Celebrating the 50th anniversary of the Apollo 11 Moon landing.
On July 20, 1969, Commander Neil Armstrong made history as the first man to walk on the Moon and uttered those celebrated words: “That’s one small step for man, one giant leap for mankind.” Armstrong and lunar module pilot Buzz Aldrin raised the American flag and began collecting the first lunar rocks for geological research. Thanks to director Todd Douglas Miller’s movie Apollo 11: First Steps Edition, this and other rarely seen 70mm footage of the launch, moon landing and jubilant return can be viewed at selected museums and includes never-before-seen shots from the NASA archive.
As part of it’s Summer of Space programme, the Science Museum, South Kensington is screening a specially edited version of the movie in their fittingly grand IMAX Cinema. At 24.3m metres by 16.8, the Science Museum’s screen is one of the largest in Europe, with custom built point-source surround sound to complete a perfect viewing experience. It’s exactly what’s required for a historic mission of this magnitude. You’ll find the Science Museum the ideal environment in other ways. You can even have a browse around their other Summer of Space exhibits before or after the film, turning a special anniversary into an unforgettable one.
You soon notice the IMAX audience on the edge of their seats at the opening credits. Probably not a match for the sense of expectancy generated by the actual Apollo 11 countdown, 50 years ago, but not far off. In fact, the entire movie is countdown-focused with the days, hours, seconds ticking away on the screen. The crew departure statuses from command centre are similarly so. This ramps the excitement as you soak up the atmosphere in ‘real-time’ and share the emotions of the flag-waving crowds and the steely reserve of command control (Houston and Kennedy).
The selection of black and white photos showing astronauts Neil Armstrong, Buzz Aldrin and Michael Collins relaxing with family members are a reminder that at the root of great human achievement are human beings with normal lives. The footage of crowds gathering close to Kennedy Space Centre, Merrit Island, Florida include picnicking families. Love of family and patriotism were foremost values in 1960s America and highlighted in this film.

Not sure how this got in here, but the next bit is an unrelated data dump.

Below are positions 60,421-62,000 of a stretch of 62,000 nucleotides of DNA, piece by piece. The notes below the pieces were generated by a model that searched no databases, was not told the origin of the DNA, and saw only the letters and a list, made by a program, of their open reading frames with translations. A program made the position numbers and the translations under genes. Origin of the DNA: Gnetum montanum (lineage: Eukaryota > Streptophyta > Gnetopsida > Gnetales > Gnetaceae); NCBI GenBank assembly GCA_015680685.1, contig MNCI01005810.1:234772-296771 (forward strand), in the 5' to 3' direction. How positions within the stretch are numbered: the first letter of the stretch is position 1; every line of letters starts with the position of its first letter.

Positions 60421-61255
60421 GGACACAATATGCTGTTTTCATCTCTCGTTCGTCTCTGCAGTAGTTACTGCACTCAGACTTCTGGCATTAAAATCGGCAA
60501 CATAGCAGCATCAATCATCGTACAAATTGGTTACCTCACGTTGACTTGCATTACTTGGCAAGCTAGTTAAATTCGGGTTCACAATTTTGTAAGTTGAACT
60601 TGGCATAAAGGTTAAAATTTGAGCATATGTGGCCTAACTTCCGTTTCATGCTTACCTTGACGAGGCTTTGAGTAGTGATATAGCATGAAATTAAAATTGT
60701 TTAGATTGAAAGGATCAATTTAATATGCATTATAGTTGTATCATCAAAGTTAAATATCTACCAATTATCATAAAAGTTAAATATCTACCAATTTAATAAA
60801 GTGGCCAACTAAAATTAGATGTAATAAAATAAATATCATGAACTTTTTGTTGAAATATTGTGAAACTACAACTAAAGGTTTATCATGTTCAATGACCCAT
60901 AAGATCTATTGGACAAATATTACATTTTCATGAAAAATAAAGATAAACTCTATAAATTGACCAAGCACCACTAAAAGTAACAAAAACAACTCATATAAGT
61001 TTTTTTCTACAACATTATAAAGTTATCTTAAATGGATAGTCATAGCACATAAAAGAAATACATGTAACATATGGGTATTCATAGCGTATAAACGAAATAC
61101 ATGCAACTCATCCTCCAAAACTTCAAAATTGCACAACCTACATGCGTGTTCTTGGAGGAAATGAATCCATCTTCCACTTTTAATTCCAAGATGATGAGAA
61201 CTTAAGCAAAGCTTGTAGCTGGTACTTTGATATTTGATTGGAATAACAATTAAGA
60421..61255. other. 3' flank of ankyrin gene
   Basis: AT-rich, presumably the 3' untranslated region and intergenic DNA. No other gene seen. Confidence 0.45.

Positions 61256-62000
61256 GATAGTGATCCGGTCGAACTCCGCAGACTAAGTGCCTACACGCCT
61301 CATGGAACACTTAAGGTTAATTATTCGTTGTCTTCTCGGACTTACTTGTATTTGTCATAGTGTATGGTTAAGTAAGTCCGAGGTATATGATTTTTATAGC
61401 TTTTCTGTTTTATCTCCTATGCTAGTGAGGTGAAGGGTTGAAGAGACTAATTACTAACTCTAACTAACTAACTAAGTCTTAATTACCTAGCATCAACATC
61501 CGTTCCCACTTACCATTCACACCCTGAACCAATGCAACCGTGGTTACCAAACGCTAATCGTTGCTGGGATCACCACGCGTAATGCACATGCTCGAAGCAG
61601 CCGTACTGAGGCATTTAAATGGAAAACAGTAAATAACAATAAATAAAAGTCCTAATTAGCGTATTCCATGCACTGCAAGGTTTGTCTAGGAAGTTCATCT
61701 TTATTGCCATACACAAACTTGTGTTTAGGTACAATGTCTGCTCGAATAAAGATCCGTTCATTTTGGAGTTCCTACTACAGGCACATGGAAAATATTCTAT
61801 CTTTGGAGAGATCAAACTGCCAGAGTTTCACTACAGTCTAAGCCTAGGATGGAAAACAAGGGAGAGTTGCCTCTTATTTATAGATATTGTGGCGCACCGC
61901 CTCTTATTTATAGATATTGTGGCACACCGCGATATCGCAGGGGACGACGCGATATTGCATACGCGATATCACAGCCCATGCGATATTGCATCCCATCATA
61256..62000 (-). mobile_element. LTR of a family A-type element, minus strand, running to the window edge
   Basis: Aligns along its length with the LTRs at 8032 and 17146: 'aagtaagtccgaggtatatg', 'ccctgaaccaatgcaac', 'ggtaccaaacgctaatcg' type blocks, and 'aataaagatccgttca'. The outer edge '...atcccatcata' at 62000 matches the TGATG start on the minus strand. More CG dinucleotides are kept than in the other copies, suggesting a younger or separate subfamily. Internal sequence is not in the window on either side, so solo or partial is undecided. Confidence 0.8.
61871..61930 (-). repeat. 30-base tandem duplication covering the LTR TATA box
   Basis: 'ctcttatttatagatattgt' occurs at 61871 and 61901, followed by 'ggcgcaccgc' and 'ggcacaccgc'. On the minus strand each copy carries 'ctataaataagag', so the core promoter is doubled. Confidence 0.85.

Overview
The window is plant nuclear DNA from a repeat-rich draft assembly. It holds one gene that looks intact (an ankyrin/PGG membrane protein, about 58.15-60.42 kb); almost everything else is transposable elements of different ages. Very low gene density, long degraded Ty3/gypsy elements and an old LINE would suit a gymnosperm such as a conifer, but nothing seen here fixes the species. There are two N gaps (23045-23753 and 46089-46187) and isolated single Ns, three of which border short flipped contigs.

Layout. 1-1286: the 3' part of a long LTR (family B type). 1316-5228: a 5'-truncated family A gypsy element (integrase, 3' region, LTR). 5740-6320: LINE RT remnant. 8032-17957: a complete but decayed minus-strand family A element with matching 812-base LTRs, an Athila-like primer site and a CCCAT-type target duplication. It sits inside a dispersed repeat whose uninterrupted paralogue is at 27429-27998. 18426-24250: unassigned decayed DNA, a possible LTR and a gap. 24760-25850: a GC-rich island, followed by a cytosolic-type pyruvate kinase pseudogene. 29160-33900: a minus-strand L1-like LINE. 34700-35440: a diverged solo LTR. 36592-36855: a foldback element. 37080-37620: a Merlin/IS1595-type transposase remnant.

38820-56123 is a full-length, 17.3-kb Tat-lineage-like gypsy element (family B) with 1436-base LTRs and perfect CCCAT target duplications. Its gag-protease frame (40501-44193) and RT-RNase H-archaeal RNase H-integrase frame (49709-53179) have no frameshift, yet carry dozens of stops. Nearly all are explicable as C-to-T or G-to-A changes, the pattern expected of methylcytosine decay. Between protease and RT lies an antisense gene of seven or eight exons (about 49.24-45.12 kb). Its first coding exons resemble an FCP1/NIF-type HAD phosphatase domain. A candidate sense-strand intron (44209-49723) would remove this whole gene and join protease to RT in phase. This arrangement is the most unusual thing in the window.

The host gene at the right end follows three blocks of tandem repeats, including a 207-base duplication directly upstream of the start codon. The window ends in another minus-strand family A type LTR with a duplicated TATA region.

Once the Apollo 11 is fully loaded with propellants we are taken through the official checks. There’s archive footage of Kennedy Space Centre and Mission Control Houston communicating with each other until power transfer is complete and the Saturn V rocket is 60 seconds from an epic, historic lift off. The actual ignition sequence is captured from many angles to stunning effect
One notable camera angle directly underneath the rocket catches it roaring from its support and powering into space. There are also some super-powered close ups that can only have come from mini cameras attached to the support and the rocket itself. It’s at this apex point that the film score hits a heartbeat crescendo that even drowns out some of the important command centre dialogue but at that point it’s no longer necessary to follow the commentary. The history-making visuals are enough.
The footage everyone’s waiting for are the blurred, grainy first shots of the Moon, which is lit up beautifully pockmarked as the Lunar Module undocks from the main Command Module and descends onto the surface. A diagram on screen shows you exactly how the docking process will unfold. Again, the countdown of approximate altitude in feet during the docking process causes the heart to race. “The Eagle has landed”, announce command centre (the Lunar Module is nicknamed ‘The Eagle’). We are informed that Neil Armstrong’s own heart rate is 150bps at touchdown and an incredible 190bps as he begins to descend the ladder to take the first steps to the Moon’s surface. Unsure of his position on the rungs, command centre reminds him: “Three small steps and then a long one.” And, of course, that’s soon followed by Neil Armstrong’s: “That’s one small step for man, one giant leap for mankind” as his boot touches down for the first time.
The flag-on-moon moment will have all eyes glued to the screen, not just space enthusiasts but also conspiracy theorists looking for telltale signs of staging such as a fluttering flag (wind cannot exist in the Moon’s vacuum). Actually the flag doesn’t flutter. You can see where the astronauts have propped up the flag to make it visible to the cameras because there is no wind. The photographs of Aldrin and Armstrong on the Moon are powerful because of their simplicity and context.
As you can probably guess, the footage of the landing, and the raising of the flag are the cue for global celebrations captured in glorious 70mm film. 600 million people watched the event worldwide. The jubilation is matched only by the equally joyous reaction when they return with President Nixon’s smile expressing the pride of a nation. However, the movie closes with the wise words of a more favoured US president, for it was President Kennedy’s speech to Congress on May 25, 1961, which first set the US on this space race which culminated with the historic moon landing.
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